Computationally Efficient Cooperative Public Key Authentication Protocols in Ubiquitous Sensor Network

Computationally Efficient Cooperative Public Key Authentication Protocols in Ubiquitous Sensor Network

Abedelaziz Mohaisen (University of Minnesota Twin Cities, USA), Tamer AbuHmed (Inha University,South Korea) and DaeHun Nyang (Inha University, South Korea)
DOI: 10.4018/978-1-61350-110-8.ch010
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The use of public key algorithms to sensor networks brings all merits of these algorithms to such networks: nodes do not need to encounter each other in advance in order to be able to communicate securely. However, this will not be possible unless “good” key management primitives that guarantee the functionality of these algorithms in the wireless sensor networks are provided. Among these primitives is public key authentication: before sensor nodes can use public keys of other nodes in the network to encrypt traffic to them, they need to make sure that the key provided for a particular node is authentic. In the near past, several researchers have addressed the problem and proposed solutions for it as well. In this chapter we review these solutions. We further discuss a new scheme which uses collaboration among sensor nodes for public key authentication. Unlike the existing solutions for public key authentication in sensor network, which demand a fixed, yet high amount of resources, the discussed work is dynamic; it meets a desirable security requirement at a given overhead constraints that need to be provided. It is scalable where the accuracy of the authentication and level of security are merely dependent upon the desirable level of resource consumption that the network operator wants to put into the authentication operation.
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Public key cryptographic algorithms have been discarded from consideration as a solution for securing wireless sensor network (WSN) due to their long execution time (Chan et al., 2003). On the other hand, symmetric key algorithms have been intensively studied in the context of securing WSN due to their computational feasibility on the typical sensor nodes (Chan et al., 2003, Du et al., 2003, Eschenauer & Gligor, 2002, Liu & Ning, 2003, Perrig et al., 2002). However, recent results of operating public key algorithms on typical sensor nodes have shown a relevant and satisfactory efficiency. For example, Gura et al. in (Gura et al., 2004, Wander et al., 2005) introduced efficient implementation and measurements that show practicality of elliptic curve cryptography (Koblitz et al., 2000) and RSA (Rivest et al., 1983) signatures’ verification; by showing that the ECC signature verification consumes 1.62 seconds on the 8-bit ATMega128 processor, which is the de facto standard processing unit in many commercialized sensor platforms (Crossbow Tech. Inc, BTnode Project). In addition, Watro et al. developed a limited public key architecture (called TinyPK) and provided an evaluation of practicality by measuring resources required per sensor to perform typical public key operations (i.e., signing, encrypting and decrypting) per sensor node in (Watro et al., 2004). The efficiency of key distribution in TinyOS based on ECC (Koblitz et al., 2000) is studied and measured on typical sensor nodes as shown by Malan et al. (Malan et al., 2004). All of these measurements, and recent studied, advocated the applicability of public key cryptography in the context of sensor network, and refuted the argument on the inefficiency of such algorithms for securing wireless sensor networks.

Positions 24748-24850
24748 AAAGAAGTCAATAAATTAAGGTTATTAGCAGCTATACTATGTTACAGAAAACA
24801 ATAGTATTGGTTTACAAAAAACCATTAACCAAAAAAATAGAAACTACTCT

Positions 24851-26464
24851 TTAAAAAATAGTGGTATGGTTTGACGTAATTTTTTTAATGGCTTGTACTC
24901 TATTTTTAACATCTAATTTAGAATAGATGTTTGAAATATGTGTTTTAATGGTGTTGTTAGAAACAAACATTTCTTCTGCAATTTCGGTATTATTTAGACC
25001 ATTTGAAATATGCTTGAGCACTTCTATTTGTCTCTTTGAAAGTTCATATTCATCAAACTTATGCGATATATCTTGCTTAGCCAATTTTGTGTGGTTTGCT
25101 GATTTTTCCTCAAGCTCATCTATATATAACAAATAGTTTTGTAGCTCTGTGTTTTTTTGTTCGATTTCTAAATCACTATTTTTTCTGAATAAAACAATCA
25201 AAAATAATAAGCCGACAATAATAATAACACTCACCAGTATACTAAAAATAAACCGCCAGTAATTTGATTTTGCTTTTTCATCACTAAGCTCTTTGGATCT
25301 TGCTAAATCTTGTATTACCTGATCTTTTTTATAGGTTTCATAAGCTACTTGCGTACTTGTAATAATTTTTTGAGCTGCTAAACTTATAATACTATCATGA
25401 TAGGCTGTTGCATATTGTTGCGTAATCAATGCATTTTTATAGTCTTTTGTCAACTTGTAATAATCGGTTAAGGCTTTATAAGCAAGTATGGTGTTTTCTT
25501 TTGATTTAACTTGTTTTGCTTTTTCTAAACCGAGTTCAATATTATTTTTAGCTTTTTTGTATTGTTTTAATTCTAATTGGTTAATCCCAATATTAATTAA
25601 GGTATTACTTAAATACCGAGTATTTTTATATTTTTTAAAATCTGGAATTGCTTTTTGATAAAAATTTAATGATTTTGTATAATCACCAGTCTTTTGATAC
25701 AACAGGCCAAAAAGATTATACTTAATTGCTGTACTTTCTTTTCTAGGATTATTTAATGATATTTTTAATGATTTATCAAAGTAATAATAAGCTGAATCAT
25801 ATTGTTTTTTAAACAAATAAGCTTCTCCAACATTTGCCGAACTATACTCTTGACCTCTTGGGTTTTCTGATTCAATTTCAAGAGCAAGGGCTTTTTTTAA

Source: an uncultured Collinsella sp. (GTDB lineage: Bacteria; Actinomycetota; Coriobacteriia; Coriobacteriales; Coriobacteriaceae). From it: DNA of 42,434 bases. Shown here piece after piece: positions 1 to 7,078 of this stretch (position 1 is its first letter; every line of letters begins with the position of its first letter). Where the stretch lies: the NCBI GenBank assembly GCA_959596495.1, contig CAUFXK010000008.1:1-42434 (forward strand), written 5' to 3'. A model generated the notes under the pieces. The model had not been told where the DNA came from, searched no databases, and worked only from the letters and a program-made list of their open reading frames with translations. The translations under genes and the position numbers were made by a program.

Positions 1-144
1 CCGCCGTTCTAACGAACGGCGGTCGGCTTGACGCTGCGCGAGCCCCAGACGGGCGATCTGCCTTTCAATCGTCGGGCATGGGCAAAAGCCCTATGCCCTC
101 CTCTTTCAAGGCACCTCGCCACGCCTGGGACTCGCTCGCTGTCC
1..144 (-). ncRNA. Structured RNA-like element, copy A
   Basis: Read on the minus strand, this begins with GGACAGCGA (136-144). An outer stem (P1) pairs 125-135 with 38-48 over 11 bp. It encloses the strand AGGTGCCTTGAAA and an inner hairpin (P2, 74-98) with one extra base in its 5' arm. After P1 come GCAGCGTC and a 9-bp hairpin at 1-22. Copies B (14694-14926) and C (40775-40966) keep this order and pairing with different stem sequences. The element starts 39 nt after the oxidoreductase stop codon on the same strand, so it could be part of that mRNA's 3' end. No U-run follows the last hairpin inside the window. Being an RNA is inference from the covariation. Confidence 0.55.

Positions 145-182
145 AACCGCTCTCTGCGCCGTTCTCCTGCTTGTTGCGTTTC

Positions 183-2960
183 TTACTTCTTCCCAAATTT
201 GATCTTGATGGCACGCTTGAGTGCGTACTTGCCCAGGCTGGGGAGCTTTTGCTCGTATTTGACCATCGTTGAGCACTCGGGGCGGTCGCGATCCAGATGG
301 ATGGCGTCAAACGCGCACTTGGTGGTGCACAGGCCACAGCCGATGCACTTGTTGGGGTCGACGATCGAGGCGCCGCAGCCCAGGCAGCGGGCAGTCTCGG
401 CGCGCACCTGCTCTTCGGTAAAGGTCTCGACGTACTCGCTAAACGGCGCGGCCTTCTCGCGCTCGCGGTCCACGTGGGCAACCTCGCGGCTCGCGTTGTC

Indeed, public key algorithms have many advantages over the symmetric key algorithms, especially when deployed for WSNs. For example, while the resiliency to nodes compromise and connectivity of the sensor network security overlay are two critical issues in the latter type of algorithms, they are not a concern at all when using public key cryptography. This is, the compromise of a single node would reveal information related to that compromised node (its private key) and the ability of a node to encrypt a message to another node is subject to the knowledge of other nodes public key, making every node able to encrypt messages to arbitrary nodes in the sensor network without pre-existing knowledge of the destination. However, to make use of such algorithms, public key authentication is required. Worse, conventional public key authentication algorithms are inefficient for WSNs, for that WSNs are resources-constrained and such algorithms require more resources than that can be afforded by such networks.

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